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Subspecialties Comprehensive, Basic & Translational Research, Imaging & Diagnostics, Other

Hard to Imagine

What is the stimulus of the eyes? The answer to this seemingly simple question may be more complex than it initially appears. Researchers at the University of New South Wales (UNSW) School of Psychology in Kensington, Australia, have investigated the connection, or lack thereof, between the mind’s eye and the body’s physiological response in people with aphantasia – the inability to picture images within one’s mind.

“When we visualize a beach, most of us have the experience of ‘seeing’ that image in our mind; however, a small proportion of individuals report that they do not see anything when they imagine,” study author Rebecca Keogh explains. “To date, aphantasia identification has relied purely on self-reports. We have been doing a lot of research into visual imagery and aphantasia over the past few years and have been trying to develop better ways to measure visual imagery ability without relying on self-reports, such as questionnaires.”

Building on work by Bruno Laeng and colleagues, who showed that the pupillary light response observed when we imagine pictures of differing brightness is the same, although to a lesser degree, as when physically seeing those images (1), the UNSW researchers found that reported imaginary strength correlated with the magnitude of the pupillary light response observed. They also found that aphantasic individuals, who report a lack of imagery, display no pupil change in response to attempting visualization (2). This is the first objective, physiological measure of aphantasia, and it highlights the fact that pupil responses can be driven by mental processes as well as external stimuli.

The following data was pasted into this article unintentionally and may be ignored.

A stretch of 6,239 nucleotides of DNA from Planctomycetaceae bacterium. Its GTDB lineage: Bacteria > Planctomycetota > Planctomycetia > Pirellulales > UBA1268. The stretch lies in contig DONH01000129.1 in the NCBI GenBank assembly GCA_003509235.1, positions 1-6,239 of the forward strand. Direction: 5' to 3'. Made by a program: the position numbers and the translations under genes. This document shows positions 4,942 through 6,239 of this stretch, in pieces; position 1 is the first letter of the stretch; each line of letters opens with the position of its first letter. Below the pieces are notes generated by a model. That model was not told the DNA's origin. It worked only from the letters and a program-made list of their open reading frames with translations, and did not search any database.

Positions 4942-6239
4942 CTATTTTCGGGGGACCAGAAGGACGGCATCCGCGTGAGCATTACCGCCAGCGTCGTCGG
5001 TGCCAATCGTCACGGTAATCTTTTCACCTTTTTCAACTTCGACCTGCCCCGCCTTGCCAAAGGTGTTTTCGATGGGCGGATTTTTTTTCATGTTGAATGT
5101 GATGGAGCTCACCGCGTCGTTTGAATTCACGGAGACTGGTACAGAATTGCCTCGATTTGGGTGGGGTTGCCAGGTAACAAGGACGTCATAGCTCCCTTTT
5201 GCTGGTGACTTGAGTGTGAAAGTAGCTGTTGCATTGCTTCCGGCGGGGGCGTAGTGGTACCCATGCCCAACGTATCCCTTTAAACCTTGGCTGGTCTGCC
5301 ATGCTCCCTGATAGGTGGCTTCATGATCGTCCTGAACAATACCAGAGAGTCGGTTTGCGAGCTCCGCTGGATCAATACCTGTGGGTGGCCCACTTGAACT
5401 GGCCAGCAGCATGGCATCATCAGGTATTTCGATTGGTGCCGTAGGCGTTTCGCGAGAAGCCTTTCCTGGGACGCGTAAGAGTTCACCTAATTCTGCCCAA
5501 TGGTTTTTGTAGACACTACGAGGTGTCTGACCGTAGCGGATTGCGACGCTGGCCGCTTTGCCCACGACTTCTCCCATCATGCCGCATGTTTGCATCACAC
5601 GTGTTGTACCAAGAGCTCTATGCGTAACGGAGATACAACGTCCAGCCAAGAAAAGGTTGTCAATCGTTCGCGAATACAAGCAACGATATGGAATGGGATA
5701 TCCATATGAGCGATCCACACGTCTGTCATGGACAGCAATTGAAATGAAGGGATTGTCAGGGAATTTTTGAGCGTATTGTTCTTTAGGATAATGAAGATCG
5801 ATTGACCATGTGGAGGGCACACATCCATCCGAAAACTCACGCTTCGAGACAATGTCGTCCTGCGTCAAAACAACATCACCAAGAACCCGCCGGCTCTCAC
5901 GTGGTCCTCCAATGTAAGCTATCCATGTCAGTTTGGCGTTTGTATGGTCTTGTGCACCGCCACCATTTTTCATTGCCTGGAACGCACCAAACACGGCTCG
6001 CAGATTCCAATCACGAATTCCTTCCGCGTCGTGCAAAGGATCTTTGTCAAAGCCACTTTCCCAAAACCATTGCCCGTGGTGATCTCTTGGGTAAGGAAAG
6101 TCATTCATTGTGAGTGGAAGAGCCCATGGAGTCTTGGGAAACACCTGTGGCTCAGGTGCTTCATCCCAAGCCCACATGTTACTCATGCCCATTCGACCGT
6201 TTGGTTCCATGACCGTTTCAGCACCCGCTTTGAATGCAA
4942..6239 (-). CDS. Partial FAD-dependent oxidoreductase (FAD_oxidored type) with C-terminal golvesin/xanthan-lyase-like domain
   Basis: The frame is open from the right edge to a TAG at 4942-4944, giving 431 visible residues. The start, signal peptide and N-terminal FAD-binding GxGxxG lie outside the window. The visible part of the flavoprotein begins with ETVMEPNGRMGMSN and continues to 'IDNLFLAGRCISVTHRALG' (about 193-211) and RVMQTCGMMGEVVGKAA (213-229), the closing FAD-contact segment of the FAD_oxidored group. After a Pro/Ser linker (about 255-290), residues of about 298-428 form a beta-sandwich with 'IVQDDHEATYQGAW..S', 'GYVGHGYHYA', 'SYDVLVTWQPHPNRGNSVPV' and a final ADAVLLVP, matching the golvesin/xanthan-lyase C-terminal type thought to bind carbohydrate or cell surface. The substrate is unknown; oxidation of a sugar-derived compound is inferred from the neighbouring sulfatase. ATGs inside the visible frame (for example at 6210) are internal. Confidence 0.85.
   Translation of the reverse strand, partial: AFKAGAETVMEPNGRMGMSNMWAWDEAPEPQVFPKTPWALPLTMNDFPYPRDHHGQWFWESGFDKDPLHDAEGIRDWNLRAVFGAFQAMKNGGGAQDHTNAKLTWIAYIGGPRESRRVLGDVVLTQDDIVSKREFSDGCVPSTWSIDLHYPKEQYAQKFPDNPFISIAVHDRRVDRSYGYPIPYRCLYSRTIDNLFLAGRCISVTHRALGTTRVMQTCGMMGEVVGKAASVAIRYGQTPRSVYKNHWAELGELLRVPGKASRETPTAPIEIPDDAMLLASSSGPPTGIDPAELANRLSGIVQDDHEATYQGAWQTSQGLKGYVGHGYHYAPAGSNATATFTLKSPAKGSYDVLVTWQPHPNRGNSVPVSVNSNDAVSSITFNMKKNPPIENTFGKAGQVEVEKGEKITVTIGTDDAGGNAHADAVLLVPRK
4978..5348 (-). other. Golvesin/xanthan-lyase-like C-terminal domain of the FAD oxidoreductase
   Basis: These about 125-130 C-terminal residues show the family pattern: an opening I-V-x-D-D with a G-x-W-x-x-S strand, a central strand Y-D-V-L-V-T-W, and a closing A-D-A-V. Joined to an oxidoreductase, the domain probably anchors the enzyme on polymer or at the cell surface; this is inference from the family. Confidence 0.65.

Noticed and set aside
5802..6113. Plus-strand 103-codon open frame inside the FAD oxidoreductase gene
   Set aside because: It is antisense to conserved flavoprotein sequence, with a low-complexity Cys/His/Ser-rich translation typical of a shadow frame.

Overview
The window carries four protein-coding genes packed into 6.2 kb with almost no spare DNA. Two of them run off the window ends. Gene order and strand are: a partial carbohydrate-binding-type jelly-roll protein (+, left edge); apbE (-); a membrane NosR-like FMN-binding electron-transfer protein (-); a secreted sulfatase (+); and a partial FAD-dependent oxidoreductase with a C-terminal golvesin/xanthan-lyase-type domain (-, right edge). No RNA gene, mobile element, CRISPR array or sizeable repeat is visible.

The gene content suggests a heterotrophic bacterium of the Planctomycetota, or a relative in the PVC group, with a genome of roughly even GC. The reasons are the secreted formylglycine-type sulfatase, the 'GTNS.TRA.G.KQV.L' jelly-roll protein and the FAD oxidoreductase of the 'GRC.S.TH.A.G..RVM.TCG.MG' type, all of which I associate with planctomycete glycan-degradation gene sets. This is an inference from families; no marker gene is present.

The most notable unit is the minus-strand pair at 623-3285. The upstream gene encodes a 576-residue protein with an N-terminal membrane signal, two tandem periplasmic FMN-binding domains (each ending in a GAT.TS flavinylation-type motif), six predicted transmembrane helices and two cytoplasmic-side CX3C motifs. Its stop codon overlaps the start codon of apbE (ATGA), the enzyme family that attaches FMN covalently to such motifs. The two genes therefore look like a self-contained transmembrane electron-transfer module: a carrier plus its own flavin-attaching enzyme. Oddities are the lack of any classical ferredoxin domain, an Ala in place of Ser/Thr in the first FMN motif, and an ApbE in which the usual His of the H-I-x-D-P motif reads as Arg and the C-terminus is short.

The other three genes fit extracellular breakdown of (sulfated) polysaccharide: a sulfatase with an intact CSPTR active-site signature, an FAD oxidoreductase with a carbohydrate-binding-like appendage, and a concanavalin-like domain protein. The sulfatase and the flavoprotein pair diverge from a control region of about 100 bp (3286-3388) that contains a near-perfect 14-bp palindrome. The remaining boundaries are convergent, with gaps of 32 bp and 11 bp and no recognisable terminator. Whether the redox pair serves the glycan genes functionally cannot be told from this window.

What’s next for the UNSW research team? “We hope to extend this research by looking at whether we get similar effects when people imagine complex images, such as scenes. So far, our visual imagery measurements have used visualization of basic shapes (such as triangles in the pupillometry study and gabor patches in our binocular rivalry study). If we could develop a measure of how vividly someone can imagine a complex scene, this would allow for one of the first objective measures of scene imagery,” says Keogh. “We are also aiming to modify this study to see if we can use web cameras to measure the size of the pupil, so that people can measure their own ability to visualize (or, in the case of aphantasia, inability to visualize) at home.”

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  1. B Laeng, U Sulutvedt, “The eye pupil adjusts to imaginary light,” Psychol Sci, 25, 188 (2014). PMID: 24285432.
  2. L Kay et al., “The pupillary light response as a physiological index of aphantasia, sensory and phenomenological imagery strength,” Elife, 11, e72484 (2022). PMID: 24285432.
About the Author
Jed Boye

Associate Editor, The Ophthalmologist

I have always been fascinated by stories. During my biomedical sciences degree, though I enjoyed wet lab sessions, I was truly in my element when sitting down to write up my results and find the stories within the data. Working at Texere gives me the opportunity to delve into a plethora of interesting stories, sharing them with a wide audience as I go.

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